Building of the Benedictine priory began early in the 12th century after land at Boxgrove had been donated to the Abbey at Lessay by Lord of Halnaker (Robert de la Haye). Descendants of this Anglo-Norman family remained patrons of Boxgrove Priory until a few years after the Dissolution, when the 9th Lord de la Warr exchanged it for a Hampshire estate.
Despite undergoing many alterations, the remaining part of the priory church, still in use today as the parish church, retains its French influence. When Henry VIII ordered Boxgrove to be dissolved, most of the domestic buildings were demolished, along with the complete nave of the old church, leaving only the crossing section to the east end intact. Part of the north wall displaying some of the lovely arcading has survived, together with a single pillar and arch of the original south aisle. Three arches denoting the position of the Norman Chapter House also survive. The ruinous walls of a three-storey guest house stand to a reasonable height, north of the church, but all traces of other buildings have long since vanished.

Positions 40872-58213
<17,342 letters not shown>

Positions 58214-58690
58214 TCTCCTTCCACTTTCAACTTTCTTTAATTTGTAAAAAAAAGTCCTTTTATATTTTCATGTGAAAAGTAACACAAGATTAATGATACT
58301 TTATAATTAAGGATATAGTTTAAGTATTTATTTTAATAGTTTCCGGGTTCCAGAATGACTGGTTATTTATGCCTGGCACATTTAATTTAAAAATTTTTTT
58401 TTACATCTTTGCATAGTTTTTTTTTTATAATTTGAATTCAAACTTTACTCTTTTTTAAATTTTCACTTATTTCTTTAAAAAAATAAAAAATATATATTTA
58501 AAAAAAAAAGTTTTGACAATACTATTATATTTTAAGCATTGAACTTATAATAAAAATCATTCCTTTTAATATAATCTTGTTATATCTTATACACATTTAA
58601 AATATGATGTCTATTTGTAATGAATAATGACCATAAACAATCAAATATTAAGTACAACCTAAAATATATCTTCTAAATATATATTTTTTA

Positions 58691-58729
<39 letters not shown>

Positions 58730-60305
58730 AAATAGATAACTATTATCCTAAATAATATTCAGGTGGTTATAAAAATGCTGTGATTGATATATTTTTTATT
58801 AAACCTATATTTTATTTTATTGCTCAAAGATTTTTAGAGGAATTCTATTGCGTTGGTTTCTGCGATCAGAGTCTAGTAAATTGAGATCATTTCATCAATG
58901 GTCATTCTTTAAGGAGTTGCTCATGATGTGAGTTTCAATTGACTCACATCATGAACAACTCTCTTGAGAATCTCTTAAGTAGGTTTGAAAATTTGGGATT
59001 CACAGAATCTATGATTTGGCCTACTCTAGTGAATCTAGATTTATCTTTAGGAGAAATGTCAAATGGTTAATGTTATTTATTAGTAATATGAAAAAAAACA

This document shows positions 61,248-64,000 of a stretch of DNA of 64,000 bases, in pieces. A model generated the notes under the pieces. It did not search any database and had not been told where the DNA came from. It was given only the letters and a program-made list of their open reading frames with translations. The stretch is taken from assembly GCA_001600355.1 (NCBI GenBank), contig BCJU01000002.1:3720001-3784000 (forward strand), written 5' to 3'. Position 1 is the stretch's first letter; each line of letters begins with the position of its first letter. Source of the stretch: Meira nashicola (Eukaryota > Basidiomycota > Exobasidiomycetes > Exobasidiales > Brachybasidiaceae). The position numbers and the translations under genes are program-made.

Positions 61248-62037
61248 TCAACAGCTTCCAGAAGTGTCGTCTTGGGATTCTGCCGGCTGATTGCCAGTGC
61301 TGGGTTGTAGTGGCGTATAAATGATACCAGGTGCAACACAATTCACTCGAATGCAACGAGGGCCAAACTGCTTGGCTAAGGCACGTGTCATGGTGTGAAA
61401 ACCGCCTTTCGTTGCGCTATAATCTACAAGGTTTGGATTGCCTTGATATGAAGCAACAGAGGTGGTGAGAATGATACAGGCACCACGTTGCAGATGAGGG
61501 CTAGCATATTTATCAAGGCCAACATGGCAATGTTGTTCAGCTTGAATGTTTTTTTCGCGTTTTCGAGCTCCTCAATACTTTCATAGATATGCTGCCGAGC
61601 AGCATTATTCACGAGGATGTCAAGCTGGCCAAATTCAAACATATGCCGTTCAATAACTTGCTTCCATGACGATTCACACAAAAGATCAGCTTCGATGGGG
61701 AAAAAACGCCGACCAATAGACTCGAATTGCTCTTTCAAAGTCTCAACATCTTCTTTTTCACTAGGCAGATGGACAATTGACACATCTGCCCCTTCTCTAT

Here are two views of the nave (formerly the monastic quire) looking east and west. It is a combination of bold Norman pillars gradually blending into the more refined style of Early English architecture. Caen stone and Purbeck marble make an almost seamless union, enhanced by moulded arches and culminating in a vaulted stone ceiling that was painted in the 16th century.
Here is the east window. To see the rest of the stained glass in this building, click on the east window or here.
Here are the font and organ.
This fine canopied tomb is situated on the south side of the chancel.
Each of the transepts contain unusual galleries formed by heavy oak timbers, not only making them dark but also quite inaccessible. As a lasting memorial to their generous patronage, an elaborate Chantry Chapel was built for the 4th Lord de la Warr and his wife, but this was never used for their burials as intended.
Finally here is a view looking into the north transept showing the gallery.
Visitors to this album since June 2003
If you would like to purchase any of the images featured here or commission others of this church, please click here.
If you found this page using a search engine or other link, please use the icons below to link to one of the main sections of the Roughwood web site:
Please do not reproduce or store any of the pictures on this site without asking first.